Even dog-lovers agree: it’s no fun to have an overly-enthusiastic dog knock groceries or toddlers from your arms when you come into a friend’s home. We love our pets, but it’s embarrassing and can be annoying or even dangerous for your dog to be a rude greeter so it’s important to train your dog to greet guests properly.

A pet gate set up between two walls near stairs and a dog and baby on one side and a hedgehog on the other
@marandabrakenhoff

Dogs naturally want to jump up on people to lick our faces and get our attention. And we often accidentally reward our dogs for this behavior because it’s so cute when they’re puppies! Even scolding a jumping dog can backfire because “any attention is good attention,” right?

But turning your back on a jumping dog or ignoring her until she calms down isn’t always possible. Plus, it can be a confusing lesson for your dog that really doesn’t get the point across. While ignoring a rude dog can be part of the training plan, it can’t be the only component of a good plan.

A puppy sitting in a crate with a toy waiting to meet guests.
@raisingmytribe12

How to Train Your Dog To Greet Guests:

  1. Inform your guests that you’re in training. A sign on your door asking your guests to be patient while you contain your dog can really work wonders!
  2. Practice polite behavior and impulse-control games in general during your dog’s daily life. If your dog can’t politely sit and wait for his meals, he probably can’t wait politely for guests to greet him either!
  3. Make a game plan for door greetings. Generally, I keep a dog on a leash or behind a baby gate until he’s calmed down enough to greet more politely. Baby gates are really my go-to. When someone comes over, use the extra time that your sign buys you to put your dog away behind the gate and prepare some treats.
  4. Avoid people on the street who will allow jumping. You can’t trust strangers to train your dog, and letting your dog pull you across the sidewalk to jump all over a friendly stranger won’t help your long-term training plan. It might feel rude at first, but you’ll get the hang of telling people that you’re in training and just walking on by! Ask your guests to be quiet and polite as well – that really helps!
  5. When your guests come in, your dog might be very excited and barky. That’s ok – just toss treats to him when he’s quiet with all 4 paws on the ground. This is where those impulse control games come in handy!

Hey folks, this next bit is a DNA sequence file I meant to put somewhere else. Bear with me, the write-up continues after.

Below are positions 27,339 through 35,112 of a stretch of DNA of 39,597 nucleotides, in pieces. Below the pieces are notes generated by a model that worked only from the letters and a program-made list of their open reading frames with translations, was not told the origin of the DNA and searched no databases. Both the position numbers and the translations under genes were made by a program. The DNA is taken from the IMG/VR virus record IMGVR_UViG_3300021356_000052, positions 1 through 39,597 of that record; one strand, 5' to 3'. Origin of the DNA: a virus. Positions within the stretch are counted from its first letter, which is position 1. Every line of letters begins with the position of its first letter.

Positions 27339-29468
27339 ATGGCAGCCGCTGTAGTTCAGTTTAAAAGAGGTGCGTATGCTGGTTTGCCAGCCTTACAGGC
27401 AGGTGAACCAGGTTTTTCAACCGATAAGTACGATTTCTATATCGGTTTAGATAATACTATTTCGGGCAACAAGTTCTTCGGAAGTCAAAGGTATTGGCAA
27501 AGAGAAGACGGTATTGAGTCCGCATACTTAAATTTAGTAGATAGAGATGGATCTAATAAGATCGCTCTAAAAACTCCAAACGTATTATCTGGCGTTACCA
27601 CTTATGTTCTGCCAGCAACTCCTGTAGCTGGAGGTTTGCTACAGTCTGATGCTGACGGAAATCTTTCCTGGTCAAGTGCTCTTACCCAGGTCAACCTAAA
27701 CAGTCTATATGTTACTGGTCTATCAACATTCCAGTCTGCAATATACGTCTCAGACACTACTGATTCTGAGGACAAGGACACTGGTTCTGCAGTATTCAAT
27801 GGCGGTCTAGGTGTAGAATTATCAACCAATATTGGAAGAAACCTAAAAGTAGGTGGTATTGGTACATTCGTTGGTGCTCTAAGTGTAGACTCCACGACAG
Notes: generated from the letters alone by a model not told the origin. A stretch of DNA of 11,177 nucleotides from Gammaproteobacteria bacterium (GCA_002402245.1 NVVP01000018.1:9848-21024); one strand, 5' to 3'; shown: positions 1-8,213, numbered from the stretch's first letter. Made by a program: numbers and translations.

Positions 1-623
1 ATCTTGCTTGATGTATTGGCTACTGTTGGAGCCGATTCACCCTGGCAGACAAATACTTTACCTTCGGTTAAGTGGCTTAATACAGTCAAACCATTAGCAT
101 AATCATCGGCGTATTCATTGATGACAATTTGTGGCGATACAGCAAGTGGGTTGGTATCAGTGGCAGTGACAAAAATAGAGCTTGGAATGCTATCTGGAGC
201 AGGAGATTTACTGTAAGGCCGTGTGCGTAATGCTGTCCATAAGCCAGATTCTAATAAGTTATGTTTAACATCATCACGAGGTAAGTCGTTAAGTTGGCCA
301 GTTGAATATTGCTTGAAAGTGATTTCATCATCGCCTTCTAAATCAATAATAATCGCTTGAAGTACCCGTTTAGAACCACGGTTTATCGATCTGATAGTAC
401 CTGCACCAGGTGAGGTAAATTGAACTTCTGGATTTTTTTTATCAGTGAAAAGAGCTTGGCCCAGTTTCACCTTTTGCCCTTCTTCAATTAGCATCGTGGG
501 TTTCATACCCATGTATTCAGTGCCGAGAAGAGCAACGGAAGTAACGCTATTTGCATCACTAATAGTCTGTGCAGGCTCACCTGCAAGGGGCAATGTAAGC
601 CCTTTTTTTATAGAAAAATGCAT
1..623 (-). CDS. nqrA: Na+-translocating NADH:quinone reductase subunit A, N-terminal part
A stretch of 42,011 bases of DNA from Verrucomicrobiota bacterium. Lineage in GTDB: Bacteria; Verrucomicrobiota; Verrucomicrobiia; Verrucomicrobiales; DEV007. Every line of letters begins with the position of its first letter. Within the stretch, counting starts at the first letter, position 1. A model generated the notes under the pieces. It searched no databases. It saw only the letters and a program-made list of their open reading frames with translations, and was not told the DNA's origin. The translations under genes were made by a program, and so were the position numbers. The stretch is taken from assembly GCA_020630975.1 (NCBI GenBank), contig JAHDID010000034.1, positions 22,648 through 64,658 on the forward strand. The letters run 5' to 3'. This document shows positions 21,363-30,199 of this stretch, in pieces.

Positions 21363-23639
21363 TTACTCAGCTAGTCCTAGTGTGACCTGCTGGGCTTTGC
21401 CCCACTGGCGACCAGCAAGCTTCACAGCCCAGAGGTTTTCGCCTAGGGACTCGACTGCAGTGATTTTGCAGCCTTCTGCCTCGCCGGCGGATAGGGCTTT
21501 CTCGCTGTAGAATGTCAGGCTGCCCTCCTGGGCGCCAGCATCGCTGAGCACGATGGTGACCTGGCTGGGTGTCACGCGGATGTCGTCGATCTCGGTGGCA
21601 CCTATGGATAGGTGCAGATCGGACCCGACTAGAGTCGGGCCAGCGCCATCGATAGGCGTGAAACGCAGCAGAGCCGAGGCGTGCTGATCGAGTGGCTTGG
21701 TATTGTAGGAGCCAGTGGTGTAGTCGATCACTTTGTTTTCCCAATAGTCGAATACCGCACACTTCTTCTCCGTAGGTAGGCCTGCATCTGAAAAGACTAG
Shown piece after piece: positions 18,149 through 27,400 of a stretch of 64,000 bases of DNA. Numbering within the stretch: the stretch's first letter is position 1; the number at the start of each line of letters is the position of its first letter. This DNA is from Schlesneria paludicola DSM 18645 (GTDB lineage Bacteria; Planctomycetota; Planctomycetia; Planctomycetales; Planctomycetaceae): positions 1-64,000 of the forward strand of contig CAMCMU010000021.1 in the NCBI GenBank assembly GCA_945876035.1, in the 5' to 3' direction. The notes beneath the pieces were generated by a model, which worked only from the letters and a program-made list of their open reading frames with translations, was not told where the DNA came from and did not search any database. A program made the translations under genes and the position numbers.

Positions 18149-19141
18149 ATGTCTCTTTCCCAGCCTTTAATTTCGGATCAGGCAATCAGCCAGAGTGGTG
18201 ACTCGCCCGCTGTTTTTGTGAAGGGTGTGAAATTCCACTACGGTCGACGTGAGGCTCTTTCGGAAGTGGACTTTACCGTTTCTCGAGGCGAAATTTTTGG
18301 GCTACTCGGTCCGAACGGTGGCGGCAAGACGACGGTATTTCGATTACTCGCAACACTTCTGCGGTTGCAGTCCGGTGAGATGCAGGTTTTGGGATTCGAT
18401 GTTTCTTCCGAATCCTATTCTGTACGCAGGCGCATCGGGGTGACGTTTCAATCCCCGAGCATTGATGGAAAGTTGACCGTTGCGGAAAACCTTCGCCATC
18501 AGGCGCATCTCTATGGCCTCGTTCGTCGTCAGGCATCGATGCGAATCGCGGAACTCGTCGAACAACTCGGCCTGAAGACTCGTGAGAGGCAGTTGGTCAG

6. Once he’s settled down enough, you can let him out to greet guests. You can ask him to sit if you’d like, but pestering him with repeated commands to sit won’t help! You want him to learn to greet politely on his own accord, not just to get you to stop nagging him.
  7. As your dog improves at this skill, you can have your dog greet guests on leash instead. You might want to step on the leash so he can’t jump. Reward your down with treats on the floor so he doesn’t have to jump up for the food. Reward any time he’s got all 4 paws on the ground and he’s quiet. If he jumps on your guest, have your guest move away.
  8. If you’re not ready to be in “dog trainer mode,” don’t have your dog greet the guest! It’s just not worth the bad habit-building. 
Dog standing up with paw on the top of a pet gate waiting to greet guests.

Want to learn more training tips and tricks for your pet? We’ve got a lot more on our blog!

Author

Kayla Fratt is a Certified Dog Behavior Consultant from Colorado. She has spent most of her adult life training troublesome dogs in shelters, private settings, and online. She owns Journey Dog Training, an online pet behavior help service that focuses on helping people around the world with their pets. Kayla loves working with tricky dogs almost as much as she loves hiking, running, and skiing with her Border Collie, Barley. You can learn more about Kayla and explore her training programs at JourneyDogTraining.com or by following Journey Dog Training on YouTube and Facebook.

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